TOKYO - A retiring Bulgarian wrestler known as "the David Beckham of sumo" says the tradition-bound sport could be greatly improved if wrestlers took a more scientific approach to training.
Retiring Bulgarian sumo wrestler Kotooshu pictured after he was awarded with the highest Bulgarian distinction, the Stara Planina Order, in Sofia on July 28, 2009
The 2.02-metre (six-foot-eight-inch) Kotooshu -- the first European to reach the rank of ozeki, the second-highest level in sumo -- came to Japan in 2002 at the age of 18 after topping the junior wrestling ranks at home.
"In Bulgaria, we do training very efficiently in cooperation with trainers, coaches and doctors. We also analyse data so that we can become stronger with effective training," he said in an interview with the Mainichi Shimbun newspaper published Wednesday.
"Here, it was like 'which century are we in?'. If they trained more logically, they could become much stronger. They can even beat foreign sumo wrestlers," he said.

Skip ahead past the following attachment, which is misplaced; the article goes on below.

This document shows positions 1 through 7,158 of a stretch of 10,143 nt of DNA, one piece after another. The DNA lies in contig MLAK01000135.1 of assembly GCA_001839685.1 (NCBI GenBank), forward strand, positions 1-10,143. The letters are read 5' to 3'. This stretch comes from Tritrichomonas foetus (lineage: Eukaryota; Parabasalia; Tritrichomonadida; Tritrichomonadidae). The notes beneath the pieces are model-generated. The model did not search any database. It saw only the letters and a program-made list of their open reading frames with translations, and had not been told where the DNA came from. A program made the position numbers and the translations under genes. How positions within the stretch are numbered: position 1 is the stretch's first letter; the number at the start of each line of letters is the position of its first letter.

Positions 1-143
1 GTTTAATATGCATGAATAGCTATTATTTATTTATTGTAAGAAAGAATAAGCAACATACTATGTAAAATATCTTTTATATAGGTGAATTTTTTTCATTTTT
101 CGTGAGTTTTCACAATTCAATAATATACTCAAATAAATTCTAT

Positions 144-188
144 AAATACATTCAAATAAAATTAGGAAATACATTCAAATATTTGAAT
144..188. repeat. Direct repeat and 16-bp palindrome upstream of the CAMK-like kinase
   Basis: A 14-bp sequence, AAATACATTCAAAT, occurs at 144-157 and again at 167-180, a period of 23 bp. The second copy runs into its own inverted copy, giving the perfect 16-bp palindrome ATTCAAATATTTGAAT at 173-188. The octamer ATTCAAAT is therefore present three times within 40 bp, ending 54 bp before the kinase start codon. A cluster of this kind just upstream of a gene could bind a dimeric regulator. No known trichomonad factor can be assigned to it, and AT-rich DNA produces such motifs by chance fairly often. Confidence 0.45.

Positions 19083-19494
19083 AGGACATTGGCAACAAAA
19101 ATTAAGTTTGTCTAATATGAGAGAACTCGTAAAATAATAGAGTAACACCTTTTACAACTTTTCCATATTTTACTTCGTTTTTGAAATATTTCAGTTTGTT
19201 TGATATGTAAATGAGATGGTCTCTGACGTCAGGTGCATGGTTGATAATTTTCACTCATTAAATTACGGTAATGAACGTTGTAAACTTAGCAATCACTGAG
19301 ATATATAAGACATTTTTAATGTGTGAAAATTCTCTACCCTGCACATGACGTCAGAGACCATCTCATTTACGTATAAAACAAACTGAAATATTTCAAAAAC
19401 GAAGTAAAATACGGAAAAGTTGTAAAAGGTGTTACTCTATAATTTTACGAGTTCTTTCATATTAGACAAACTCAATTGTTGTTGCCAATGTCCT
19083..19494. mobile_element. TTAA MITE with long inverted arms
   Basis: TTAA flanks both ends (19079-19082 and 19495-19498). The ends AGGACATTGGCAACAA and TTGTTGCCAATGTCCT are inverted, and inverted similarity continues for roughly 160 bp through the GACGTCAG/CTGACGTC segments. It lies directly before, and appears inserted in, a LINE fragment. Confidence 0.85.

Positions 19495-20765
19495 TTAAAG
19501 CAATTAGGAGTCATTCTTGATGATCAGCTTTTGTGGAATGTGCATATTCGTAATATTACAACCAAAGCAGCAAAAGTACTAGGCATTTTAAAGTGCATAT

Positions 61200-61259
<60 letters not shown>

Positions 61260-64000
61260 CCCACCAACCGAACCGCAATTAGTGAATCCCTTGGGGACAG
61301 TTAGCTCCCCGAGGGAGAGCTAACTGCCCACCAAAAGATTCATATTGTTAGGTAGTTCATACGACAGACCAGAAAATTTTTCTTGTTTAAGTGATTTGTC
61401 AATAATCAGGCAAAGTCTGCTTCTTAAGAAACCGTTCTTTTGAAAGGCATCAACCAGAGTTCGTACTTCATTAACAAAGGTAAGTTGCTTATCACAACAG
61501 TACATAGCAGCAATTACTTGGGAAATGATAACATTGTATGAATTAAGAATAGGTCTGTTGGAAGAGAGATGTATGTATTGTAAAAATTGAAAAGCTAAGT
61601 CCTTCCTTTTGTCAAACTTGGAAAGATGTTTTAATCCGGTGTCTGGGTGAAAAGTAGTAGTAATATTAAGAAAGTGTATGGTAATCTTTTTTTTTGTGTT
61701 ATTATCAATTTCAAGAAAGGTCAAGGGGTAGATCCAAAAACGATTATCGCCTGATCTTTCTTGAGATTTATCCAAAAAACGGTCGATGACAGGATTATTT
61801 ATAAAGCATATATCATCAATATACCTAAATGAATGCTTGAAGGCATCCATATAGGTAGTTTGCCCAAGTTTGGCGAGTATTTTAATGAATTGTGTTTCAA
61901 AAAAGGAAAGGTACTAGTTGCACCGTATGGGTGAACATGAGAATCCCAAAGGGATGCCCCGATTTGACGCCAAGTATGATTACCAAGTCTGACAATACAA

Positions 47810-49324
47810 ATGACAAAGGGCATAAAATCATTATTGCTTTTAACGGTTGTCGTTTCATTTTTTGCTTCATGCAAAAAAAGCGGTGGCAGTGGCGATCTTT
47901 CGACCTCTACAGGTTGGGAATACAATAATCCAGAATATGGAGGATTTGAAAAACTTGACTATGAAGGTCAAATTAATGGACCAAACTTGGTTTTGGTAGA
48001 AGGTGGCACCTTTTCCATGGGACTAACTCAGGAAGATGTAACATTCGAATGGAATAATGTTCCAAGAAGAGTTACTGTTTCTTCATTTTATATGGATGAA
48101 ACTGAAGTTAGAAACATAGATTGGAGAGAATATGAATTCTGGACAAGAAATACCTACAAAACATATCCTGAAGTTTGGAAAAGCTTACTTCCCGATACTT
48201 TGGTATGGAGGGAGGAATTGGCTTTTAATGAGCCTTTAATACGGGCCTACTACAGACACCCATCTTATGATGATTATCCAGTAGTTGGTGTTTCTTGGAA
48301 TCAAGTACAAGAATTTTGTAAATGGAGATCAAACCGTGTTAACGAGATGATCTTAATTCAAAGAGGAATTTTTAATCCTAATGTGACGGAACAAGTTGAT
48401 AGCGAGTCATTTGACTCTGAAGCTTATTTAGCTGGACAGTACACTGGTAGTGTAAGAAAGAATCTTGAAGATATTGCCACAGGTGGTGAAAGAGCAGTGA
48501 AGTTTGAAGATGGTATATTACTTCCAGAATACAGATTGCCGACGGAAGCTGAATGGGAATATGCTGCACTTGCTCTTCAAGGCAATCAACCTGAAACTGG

The centuries-old sport stresses the importance of developing mental toughness by repetition of basic moves.
But in recent years its senior ranks have been dominated by foreign wrestlers, mostly Mongolians, the cause of much hand-wringing amongst traditionalists.
Kotooshu said he hopes to become a sumo stable master, adding it was natural to want to pass on what he has learnt to disciples.
"Sumo is my life," said the 31-year-old, whose topknot will be ceremonially cut on October 4 in a practice that formalises his retirement from the sport.
Kotooshu, whose rugged good looks have drawn comparisons in the Japanese media to British football star David Beckham, despite him having no obvious resemblance, has a significant female following.
In 2009 he was awarded the Stara Planina, a Bulgarian state honour, for having earned star status in Japan.
He is married to a Japanese woman and was naturalised in January.